New Delhi, December 8, 2020: As millions of farmers and workers across India held one of the biggest nationwide strikes in recent times, the pro-poor, anti-reform movement isn’t just limited to this country.
India’s ongoing farmer’s protest – which has snowballed into a massive standoff with India’s pro-privatisation government – resonates with chillingly similar ones that have lately rocked Netherlands and Peru.
The protests in India, triggered by the government’s move to bring in three reform-oriented, pro-corporate farm laws last September, has key ingredients from the hugely successful farmers’ movements in both the Netherlands and Peru.
The iconic tractor-driven scenes from the Dutch showdown are similar to the scenes of protesters from Punjab and Haryana rolling into Delhi’s fringes on tractors before being stopped at the borders.
As for Peru, the success story of the farmers in forcing their government to repeal a controversial should serve as a major source of inspiration for the Indian farmers.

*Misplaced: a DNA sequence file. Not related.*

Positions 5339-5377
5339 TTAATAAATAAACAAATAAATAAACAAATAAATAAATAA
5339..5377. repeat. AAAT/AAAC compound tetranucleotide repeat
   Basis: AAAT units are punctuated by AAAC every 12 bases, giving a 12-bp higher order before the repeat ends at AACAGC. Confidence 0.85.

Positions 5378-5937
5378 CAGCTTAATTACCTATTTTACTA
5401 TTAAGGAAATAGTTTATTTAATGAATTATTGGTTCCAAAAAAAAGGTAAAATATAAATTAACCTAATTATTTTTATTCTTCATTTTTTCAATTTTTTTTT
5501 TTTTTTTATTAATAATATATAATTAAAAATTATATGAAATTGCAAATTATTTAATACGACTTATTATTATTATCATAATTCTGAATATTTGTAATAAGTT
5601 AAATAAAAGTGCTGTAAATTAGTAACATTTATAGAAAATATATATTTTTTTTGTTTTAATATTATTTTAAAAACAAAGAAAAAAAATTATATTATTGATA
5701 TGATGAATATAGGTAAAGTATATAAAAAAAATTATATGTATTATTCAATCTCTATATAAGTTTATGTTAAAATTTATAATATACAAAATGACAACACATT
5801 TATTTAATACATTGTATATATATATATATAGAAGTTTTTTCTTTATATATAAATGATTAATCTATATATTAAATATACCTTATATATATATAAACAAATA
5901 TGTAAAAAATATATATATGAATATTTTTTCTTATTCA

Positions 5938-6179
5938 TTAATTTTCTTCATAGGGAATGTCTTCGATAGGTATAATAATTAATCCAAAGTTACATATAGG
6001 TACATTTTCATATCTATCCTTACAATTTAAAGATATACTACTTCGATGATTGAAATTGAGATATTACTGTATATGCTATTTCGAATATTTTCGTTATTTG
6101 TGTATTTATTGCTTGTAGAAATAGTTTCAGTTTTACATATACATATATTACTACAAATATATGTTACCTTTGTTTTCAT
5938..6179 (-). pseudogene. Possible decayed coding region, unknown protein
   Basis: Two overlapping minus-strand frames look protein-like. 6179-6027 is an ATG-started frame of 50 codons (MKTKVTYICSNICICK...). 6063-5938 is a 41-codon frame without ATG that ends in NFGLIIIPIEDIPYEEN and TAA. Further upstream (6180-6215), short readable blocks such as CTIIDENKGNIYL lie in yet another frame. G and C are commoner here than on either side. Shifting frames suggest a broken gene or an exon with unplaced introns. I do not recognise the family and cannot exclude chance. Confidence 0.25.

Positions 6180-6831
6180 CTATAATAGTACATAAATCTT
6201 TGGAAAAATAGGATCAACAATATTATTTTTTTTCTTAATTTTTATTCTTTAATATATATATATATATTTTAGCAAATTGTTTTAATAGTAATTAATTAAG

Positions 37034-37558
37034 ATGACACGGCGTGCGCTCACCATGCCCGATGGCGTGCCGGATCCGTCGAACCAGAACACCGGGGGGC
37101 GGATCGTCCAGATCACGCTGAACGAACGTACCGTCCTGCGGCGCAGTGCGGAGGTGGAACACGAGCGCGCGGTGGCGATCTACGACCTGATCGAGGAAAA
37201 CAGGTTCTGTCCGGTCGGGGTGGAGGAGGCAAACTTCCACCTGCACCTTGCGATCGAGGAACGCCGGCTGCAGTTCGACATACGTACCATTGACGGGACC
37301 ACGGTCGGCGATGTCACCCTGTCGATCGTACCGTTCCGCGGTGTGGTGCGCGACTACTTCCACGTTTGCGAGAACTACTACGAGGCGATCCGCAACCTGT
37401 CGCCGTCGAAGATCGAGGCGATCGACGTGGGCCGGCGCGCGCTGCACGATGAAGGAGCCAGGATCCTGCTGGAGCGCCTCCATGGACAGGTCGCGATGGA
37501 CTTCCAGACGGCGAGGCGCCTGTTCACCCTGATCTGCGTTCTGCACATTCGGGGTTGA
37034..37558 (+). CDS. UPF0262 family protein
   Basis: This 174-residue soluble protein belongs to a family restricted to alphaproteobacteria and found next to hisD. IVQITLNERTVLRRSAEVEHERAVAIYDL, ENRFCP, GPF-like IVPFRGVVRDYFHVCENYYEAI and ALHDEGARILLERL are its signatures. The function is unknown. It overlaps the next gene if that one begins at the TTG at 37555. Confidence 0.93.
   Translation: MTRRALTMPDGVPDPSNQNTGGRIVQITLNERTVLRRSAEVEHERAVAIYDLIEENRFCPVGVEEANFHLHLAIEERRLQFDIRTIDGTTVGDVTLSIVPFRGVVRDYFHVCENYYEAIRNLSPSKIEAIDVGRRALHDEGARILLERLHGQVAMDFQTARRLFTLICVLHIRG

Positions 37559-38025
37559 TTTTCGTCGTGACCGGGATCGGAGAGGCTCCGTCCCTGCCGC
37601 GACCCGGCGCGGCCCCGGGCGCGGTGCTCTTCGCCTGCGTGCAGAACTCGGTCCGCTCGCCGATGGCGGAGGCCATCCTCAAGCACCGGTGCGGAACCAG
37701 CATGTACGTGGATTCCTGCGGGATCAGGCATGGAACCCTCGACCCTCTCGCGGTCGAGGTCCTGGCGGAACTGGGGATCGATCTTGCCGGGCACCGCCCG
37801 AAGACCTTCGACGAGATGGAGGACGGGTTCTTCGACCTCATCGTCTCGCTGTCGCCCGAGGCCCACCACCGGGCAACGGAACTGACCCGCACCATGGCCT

Farmers across the affluent and seemingly calm country of Netherlands have been agitating against their federal government since last year after a proposal was being pushed aimed at reducing the indigenous livestock produce by half.
Sensing an alarming threat to their right to livelihood and over-governance in their indigenous affairs, hundreds of thousands of livestock farmers have been taking to the streets with tractors, sparking roadblocks and drawing global attention.
Livestock farmers have been showing up in massive beelines of tractors, queuing up and choking key arteries of transport to pressure the Dutch government to give up on their anti-farm reforms.
The government at times deployed the military to take control of important roads to keep the tractors at bay. The protest movement peaked when the livestock farmers launched a massive demonstration in Hague.
Peru’s farmer protests are quite similar to the Indian case. Farmers in the South American country have been contesting the government’s drive to drastically reform the farming sector and implement a law aimed at choking the rights of small farmers.
Additionally, they have also been voicing their concerns over working conditions.
So the country’s farmers came together and protested hard for the past few weeks – including in the capital city of Lima – and the under-pressure government had to eventually scrap the farm law altogether.
Will the Indian government end up following what the Peruvian government had to do – give back power to the people?